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    @Izkata Actually also Anubis, Horus and another one that I don't remember were represented in the Stargate movie. They were the guards. :D
    – Alenanno
    Commented Oct 2, 2013 at 8:49

In light of providing a real answer, here is a webpage dedicated to your question: http://www.katspace.com/fandom/stardig/

In summary, there are lots of references to all things ancient Egyptian. I am not able to find every reference that was aimed Egypt-wards in Stargate, but that page provides links to lists of notable ancient Egyptian topics.


As others said before, the deistic figures come from mythologies of different nations. What is sometimes a deviation of mythological stories are the relations between the figures, at least when we consider Goa'uld and Egyptian mythology.

Most of the facts are "true", for example, Ra really was a rival to Apophis. But wasn't his brother, as said in the series. They were somewhat complementary, representing light and darkness, but it is not said they were brothers. Ra defeated Apophis with great help of Seth. However, because of further events, Seth was really scorned by other gods, as mentioned in series, refer to The Jaffa Joke:

In mythology, Isis and Osiris really formed a couple. This is also true about Ra and Hathor in some versions of the myths. In the series, Ra and Hathor are the parents of Heru-ur (Horus). Most of the time these are Isis and Osiris that are mentioned as his parents, but Ra and Hathor are also mentioned sometimes. This is in fact hard to make a division between certain deities like Isis and Hathor. Egyptians viewed not only gods, but all existing things as connected, as different formations of one, general substance.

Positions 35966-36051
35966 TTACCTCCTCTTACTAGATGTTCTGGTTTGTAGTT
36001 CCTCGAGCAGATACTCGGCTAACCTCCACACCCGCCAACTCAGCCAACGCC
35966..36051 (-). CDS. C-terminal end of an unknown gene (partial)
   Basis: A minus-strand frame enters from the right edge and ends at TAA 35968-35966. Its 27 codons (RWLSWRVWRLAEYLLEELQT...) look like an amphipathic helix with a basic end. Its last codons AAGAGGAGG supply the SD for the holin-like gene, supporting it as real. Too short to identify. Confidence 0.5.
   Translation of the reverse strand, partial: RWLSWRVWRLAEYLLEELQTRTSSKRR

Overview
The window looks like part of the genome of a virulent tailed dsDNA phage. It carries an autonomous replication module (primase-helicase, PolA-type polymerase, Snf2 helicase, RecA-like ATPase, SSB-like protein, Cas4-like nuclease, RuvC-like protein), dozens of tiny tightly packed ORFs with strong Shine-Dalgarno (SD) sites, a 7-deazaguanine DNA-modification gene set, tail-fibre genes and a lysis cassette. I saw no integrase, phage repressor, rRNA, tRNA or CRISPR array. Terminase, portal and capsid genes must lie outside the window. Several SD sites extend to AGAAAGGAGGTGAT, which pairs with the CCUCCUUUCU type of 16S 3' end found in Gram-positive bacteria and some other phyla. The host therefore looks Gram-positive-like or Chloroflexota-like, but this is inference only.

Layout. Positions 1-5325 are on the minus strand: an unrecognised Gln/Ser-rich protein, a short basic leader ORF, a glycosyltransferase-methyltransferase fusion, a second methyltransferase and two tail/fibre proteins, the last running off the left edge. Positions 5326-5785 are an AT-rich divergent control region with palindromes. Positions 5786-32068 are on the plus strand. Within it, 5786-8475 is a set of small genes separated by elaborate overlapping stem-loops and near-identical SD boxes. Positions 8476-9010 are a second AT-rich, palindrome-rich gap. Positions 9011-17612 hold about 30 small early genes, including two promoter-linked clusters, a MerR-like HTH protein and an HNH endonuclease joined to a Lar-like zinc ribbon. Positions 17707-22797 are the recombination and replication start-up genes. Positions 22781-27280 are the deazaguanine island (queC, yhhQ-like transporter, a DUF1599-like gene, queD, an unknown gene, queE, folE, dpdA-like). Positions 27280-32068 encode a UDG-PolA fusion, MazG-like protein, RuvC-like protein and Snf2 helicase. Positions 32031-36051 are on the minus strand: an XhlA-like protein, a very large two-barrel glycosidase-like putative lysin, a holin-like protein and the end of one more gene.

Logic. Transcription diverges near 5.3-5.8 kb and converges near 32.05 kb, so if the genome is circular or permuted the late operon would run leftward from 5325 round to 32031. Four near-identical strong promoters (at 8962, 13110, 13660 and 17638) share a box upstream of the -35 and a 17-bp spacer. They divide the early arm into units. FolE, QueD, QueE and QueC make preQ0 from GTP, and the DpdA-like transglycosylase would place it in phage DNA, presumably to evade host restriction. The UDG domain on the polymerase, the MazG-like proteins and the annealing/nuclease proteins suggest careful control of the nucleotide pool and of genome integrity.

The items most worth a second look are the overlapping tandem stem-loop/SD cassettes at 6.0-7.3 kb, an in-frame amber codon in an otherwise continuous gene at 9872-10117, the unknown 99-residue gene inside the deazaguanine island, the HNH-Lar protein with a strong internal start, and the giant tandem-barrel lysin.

I'm not surprised by any inconsistencies that occur within mythology and the Goa'uld world. If Goa'ulds lied to people about being gods, they also could lie about their relations.

(My main reference at the moment is "Religia starożytnego Egiptu" - "Religion of Ancient Egypt" by Wiesław Bator.)

  • +1, and more "inconsistencies" would also have arisen due to their continued interactions after leaving Earth
    – Izkata
    Commented Jan 24, 2013 at 0:22
  • Thanks Nuoritover. BTW I couldn't find the book one you mentioned, maybe it is not in English? Do you have a link or an equivalent? Commented Jan 25, 2013 at 18:52
  • This book is written in Polish, I translated the title myself, so that you know what it is about. I checked my bookshelf for other positions on Egyptian mythology to recomend to you, but I found all are from Polish authors. But I'm sure you will find some good positions in English. I would only be careful with "popular science" one - they sometimes lie to make the story more interesting. Commented Jan 27, 2013 at 14:28